Despite the high-profile bankruptcy of solar panel maker Solyndra, the Department of Energy’s renewable energy loan program is officially in the black as of September and now expects to earn as much as $5 to $6 billion.
According to a report released last week by the Energy Department’s Loan Program Office, some $810 million in interest has already been collected on the $21.71 billion the program has loaned out so far. Solyndra and three other companies that failed after receiving funds from the program, meanwhile, accounted for $780 million in losses.
The $5-6B in projected earnings is calculated based on average rates and expected returns over the next 20 to 25 years. Michael Morosi, an analyst with Jetstream Capital, told Bloomberg Businessweek that that return is better than many venture capital and private equity investors, many of whom got burned by Solyndra along with the federal government, will see from their investments in renewable energy. “A positive return over 20 years in cleantech?” Morosi says. “That’s not a bad outcome.”
According to the LPO report, 20 projects that received funds from the program are already in operation, generating revenue, and have begun paying back their loans (some $3.5 billion in loan principle has been recouped so far). Tesla Motors is perhaps the biggest success of the program so far, and it paid back its loan of $465 million last year—9 years early.
The report does not shy away from its losses, however. Noting that “losses are also inherent in any lending portfolio,” it explains that “because the mission of LPO is to finance innovative technologies that have never been deployed at commercial scale in the U.S., the program was intentionally designed to carry some level of risk — and Congress specifically set aside funds to cover those losses when the program was established.”
While these numbers were initially reported by the LPO as constituting profits accruing to American taxpayers, however, the truth is more complex than that. Donald Marron, former acting director of the Congressional Budget Office, argues in a blog post that for the Energy Department to portray the repaid interest on its loans as profit is misleading, because it did not report the interest the Treasury Department has to pay on the money it borrowed from global investors in order to make the loans in the first place. Overall, the federal government is unlikely to make any profits on the loans. But then, that was never the intention of the program, anyway.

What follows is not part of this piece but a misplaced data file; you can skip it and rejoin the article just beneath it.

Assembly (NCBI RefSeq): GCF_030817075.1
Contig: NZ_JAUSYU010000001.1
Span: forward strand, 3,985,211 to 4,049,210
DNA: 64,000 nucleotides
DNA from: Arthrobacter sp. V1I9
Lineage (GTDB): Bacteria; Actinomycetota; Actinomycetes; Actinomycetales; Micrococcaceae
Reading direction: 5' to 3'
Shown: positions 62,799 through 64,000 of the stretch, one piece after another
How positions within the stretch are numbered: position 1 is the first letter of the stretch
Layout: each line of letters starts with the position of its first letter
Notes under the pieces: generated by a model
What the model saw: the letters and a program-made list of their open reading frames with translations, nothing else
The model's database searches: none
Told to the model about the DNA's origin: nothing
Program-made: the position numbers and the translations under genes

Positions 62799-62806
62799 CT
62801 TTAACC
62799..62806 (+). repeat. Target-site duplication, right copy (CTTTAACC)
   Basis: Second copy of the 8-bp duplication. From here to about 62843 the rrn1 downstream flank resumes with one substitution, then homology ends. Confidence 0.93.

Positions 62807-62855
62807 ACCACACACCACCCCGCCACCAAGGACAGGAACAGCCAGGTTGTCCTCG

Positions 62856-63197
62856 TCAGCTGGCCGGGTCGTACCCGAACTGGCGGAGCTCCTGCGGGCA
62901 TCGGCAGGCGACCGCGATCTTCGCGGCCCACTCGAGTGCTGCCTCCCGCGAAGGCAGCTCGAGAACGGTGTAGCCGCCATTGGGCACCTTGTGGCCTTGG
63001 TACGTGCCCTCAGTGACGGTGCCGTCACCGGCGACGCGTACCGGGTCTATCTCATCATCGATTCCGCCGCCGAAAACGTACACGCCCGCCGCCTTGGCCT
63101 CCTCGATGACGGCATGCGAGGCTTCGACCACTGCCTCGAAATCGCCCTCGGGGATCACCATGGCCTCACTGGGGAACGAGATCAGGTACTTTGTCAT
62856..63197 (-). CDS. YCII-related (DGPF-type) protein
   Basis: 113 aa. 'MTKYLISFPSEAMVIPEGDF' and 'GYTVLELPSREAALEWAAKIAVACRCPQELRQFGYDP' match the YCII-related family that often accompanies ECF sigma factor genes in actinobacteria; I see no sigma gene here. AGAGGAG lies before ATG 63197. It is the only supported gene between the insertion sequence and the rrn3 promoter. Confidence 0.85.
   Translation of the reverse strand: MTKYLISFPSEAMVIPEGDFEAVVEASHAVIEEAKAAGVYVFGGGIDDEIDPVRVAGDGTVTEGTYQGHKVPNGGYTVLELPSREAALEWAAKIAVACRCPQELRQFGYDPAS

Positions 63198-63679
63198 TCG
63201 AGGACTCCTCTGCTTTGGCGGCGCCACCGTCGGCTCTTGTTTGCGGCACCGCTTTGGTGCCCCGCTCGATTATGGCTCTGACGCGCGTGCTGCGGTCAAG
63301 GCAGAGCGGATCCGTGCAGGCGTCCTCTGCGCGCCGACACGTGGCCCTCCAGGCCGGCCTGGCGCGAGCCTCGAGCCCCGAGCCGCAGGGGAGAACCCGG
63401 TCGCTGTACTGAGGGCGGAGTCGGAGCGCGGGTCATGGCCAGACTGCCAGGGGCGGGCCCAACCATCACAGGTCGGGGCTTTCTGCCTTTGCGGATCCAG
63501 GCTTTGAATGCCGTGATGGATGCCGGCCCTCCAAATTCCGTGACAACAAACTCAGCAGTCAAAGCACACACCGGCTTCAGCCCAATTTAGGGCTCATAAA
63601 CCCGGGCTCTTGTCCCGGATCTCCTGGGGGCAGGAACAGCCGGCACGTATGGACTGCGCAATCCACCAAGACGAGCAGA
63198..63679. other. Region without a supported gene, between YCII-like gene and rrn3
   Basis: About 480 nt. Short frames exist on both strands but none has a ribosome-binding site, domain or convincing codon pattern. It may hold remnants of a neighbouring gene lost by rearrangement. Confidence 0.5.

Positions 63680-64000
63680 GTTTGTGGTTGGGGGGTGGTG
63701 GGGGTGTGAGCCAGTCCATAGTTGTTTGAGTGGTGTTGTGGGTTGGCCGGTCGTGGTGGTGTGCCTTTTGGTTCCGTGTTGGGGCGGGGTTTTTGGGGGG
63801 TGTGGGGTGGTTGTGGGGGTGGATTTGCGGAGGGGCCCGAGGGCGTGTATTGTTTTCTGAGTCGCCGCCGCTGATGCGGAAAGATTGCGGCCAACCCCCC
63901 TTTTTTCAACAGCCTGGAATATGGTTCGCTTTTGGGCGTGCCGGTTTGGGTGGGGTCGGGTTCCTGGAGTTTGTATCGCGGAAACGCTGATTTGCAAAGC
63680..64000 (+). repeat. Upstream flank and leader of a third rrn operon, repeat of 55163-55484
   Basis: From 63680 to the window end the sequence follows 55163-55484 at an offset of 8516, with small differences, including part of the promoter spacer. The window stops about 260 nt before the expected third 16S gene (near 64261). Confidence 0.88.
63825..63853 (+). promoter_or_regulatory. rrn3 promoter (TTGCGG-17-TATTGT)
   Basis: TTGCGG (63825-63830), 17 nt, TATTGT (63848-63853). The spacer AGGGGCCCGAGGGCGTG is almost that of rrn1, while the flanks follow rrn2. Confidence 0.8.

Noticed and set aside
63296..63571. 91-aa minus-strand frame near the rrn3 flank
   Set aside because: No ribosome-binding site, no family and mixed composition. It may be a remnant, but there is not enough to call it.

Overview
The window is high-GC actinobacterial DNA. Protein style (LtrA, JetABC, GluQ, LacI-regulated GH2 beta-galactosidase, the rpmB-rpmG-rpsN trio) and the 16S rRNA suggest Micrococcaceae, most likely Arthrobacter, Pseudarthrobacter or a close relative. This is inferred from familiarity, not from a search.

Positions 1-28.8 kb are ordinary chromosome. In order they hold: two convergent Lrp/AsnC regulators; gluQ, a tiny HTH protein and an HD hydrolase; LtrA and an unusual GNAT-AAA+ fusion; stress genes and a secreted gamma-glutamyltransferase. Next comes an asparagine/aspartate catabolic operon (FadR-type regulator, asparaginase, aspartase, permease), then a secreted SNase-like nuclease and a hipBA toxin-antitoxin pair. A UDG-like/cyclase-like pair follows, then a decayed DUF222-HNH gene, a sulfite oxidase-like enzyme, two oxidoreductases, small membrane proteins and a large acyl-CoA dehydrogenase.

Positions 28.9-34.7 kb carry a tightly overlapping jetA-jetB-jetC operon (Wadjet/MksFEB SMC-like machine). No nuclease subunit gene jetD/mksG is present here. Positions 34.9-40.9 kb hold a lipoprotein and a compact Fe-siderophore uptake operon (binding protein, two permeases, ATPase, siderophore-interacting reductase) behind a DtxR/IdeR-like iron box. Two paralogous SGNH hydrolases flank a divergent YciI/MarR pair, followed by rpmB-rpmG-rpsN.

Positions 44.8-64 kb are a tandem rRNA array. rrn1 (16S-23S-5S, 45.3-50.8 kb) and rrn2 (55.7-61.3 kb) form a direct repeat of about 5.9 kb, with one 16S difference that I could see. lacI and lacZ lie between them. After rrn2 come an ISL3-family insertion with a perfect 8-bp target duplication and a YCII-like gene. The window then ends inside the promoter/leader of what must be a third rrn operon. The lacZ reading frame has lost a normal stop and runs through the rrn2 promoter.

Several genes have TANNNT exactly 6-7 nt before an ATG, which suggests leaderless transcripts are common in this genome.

As Marron writes:
DOE’s lending programs should not be evaluated solely or even primarily based on their profitability or lack thereof. What matters is their overall social impact. How much are they advancing new technologies? How much are they reducing future pollution? Have they created jobs and economic growth? And are any gains worth the taxpayer subsidies? Those are the questions we should be trying to answer.
By that measure, the LPO is rightly touting its successes in helping launch the utility-scale photovoltaic solar industry, deploying next-generation concentrating solar power technology, and spurring growth of the electric vehicle industry. But it’s worth noting that the program also claims to have revitalized the U.S. nuclear industry and to have helped commercialize cellulosic biofuels, both technologies that have been criticized as not being true solutions to the problems of pollution and climate change that the program was ostensibly designed to address.
Still, the more than $5B in earnings mean the renewable energy loan program is nowhere near the boondoggle its detractors have made it out to be. Americans will remember Solyndra as the bogeyman of the 2012 presidental campaign, when Republican candidate Mitt Romney tried to use the company’s failure as a political cudgel with which to attack his opponent, President Barack Obama—or at least to distract attention away from his own record of outsourcing American jobs to overseas markets and downsizing companies to maximize shareholder profits in his days at Bain Capital.
Even today, in responding to news of the program’s solvency, Rep. Marsha Blackburn, a Republican from Tennessee, responded by echoing the same line of attack Romney attempted in 2012: “what we have seen is incredible mismanagement, and it’s become the poster child for crony capitalism.”
But as Katrina vanden Heuvel wrote in The Nation at the height of Republicans’ Solyndra frenzy:
Republican outrage rides on the insistence that Solyndra got the loan as political payback. But after a year of hearings, twenty-six witnesses and 187,000 documents from the White House, all Republicans have to show for it are some context-less quotes and a lot of baseless assertions.
By March, Congressman and Solyndra Grand Inquisitor Darrell Issa, was reduced to telling [Politico], “Was there criminal activity? Perhaps not. Is there policial influence and connections? Perhaps not. Did they bend the rules for an agenda not covered within the statute? Absolutely.”
As a Bloomberg Government analysis found, “The focus on Solyndra is not proportional to its impact.” Meanwhile, truly disturbing stories—from the rampant corruption at the Bush Minerals Management Service to Keystone XL’s coziness with the Obama State Department—drew comparatively paltry attention. Chalk up another win for the Republican outrage machine.
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